Trump prepared to give ‘whatever resources needed’ to win Virginia
WASHINGTON — After seeing reports last week that his campaign was pulling out of Virginia, Donald Trump picked up the phone and called his Virginia state director Mike Rubino to deliver a very clear message: he will not withdraw, and will give Rubino whatever resources needed to win the Old Dominion.
To back that up, CNN is told the Trump campaign plans to go on the air with television ads in Virginia starting Tuesday in what campaign officials say is a $2 million buy in “key markets” through election day.
Sources familiar with that conversation tell CNN that Trump was not happy with what they say was a botched message from Trump campaign headquarters in New York to field staff in Virginia. The message was supposed to be that Team Trump wanted to send a handful of his staff in Virginia to North Carolina to help with early voting.
Trump sources say the campaign alone has almost 30 paid staffers in Virginia, who are working to get out the vote in the southwestern and southeastern parts of the state. That doesn’t include joint operations with the Republican National Committee.
These Trump sources say they understand that the Washington suburbs of northern Virginia, which is growing in population and helping turn the state more blue, is not Trump country, but insist that Trump does have support elsewhere. They concede, however, that a lot of that support is in rural areas that requires resources for aggressive get out the vote operations.
All this flies in the face of what many national Republican party officials see as a lost cause in Virginia, especially since its popular Senator, Tim Kaine, is Hillary Clinton’s running mate. A Virginia poll released Monday by Christopher Newport University’s Wason Center found Clinton with a 15-point lead over Trump in the state.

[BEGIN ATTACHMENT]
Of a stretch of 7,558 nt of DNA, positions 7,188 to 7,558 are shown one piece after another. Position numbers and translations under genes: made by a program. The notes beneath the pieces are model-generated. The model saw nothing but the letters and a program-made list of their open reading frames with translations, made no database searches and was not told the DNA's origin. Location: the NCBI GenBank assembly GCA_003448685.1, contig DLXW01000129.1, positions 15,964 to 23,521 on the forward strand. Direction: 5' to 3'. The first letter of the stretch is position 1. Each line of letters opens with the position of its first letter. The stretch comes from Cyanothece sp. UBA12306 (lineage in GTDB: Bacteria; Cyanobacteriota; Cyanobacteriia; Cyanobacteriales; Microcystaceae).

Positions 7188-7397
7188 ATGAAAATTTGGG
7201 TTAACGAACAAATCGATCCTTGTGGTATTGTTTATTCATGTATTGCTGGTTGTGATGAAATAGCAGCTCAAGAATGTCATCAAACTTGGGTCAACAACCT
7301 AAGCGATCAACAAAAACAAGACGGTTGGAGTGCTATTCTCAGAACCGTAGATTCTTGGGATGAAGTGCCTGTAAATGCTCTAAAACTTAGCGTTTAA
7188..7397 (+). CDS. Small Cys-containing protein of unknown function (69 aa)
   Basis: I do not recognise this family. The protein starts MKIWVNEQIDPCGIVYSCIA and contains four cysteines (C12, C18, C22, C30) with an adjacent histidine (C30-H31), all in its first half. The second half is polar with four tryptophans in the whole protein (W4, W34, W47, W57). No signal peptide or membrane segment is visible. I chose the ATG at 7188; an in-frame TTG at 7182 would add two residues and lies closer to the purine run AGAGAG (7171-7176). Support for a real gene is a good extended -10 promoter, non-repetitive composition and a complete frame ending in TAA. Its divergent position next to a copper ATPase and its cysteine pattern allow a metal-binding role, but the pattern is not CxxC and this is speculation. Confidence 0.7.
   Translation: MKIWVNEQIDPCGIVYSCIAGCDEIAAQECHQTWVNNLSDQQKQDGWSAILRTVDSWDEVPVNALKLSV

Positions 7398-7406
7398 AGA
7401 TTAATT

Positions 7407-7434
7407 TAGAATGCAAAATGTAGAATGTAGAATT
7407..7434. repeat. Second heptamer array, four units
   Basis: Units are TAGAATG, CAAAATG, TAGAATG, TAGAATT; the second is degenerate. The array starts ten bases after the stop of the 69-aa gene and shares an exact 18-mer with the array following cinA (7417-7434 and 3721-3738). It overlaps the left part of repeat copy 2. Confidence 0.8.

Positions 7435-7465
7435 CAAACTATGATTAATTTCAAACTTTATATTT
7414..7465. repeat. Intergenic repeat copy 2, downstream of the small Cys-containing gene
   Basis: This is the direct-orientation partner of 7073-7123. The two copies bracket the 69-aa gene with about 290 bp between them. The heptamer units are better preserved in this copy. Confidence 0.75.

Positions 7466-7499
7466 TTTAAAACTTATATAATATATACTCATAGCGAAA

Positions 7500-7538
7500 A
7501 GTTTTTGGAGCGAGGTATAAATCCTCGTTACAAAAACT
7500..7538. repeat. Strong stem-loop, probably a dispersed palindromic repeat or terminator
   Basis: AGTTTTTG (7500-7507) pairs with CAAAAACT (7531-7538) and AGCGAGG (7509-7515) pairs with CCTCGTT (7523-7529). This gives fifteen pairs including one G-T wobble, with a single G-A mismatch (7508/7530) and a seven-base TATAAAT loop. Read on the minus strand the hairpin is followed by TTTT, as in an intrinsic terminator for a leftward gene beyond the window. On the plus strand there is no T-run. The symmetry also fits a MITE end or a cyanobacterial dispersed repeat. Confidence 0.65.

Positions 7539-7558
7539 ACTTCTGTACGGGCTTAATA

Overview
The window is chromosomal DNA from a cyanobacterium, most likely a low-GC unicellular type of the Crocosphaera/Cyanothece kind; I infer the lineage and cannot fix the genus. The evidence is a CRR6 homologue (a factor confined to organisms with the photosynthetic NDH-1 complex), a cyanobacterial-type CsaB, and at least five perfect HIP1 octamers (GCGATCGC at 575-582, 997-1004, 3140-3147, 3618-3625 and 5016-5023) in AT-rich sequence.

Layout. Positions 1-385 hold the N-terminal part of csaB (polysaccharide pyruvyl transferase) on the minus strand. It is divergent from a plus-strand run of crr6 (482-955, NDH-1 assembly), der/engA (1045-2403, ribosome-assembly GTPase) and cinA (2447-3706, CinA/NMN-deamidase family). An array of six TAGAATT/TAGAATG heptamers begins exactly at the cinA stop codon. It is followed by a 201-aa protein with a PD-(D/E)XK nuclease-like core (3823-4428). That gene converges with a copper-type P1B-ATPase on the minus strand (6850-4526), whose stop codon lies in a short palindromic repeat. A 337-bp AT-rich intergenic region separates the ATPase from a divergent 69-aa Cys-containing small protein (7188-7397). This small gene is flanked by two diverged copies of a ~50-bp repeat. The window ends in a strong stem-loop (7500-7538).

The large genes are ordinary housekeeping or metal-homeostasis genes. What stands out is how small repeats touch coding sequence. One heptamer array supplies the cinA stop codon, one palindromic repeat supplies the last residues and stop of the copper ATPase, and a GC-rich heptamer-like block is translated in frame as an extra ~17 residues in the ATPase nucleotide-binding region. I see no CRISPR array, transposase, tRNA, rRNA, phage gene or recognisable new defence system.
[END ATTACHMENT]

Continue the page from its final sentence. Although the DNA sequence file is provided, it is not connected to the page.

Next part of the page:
Still, sources say a driving force for Trump to compete in Virginia is his multiple properties there, including a hotel that opened last year on his winery near Charlottesville. Trump sources say the candidate is especially focused on winning battleground states where he is invested through his business.
Additionally, Virginia Republicans pushing for Trump to stay in the hunt there are telling campaign officials that the Old Dominion tends to break late and that they still have a chance. They are also reminding Team Trump about recent statewide races, such as Ed Gillespie’s Senate run against Mark Warner, where he came close. They say he could have won had the party taken the race more seriously and devoted more resources.
The biggest asset for any campaign, however, is a candidate’s time. And three weeks before Election Day, Trump is going to Wisconsin — which most bewildered Republican officials, even some in the state, say he has no chance of winning.
Trump sources insist he will be going to Virginia multiple times before Election Day, but they admit nothing is on the schedule yet.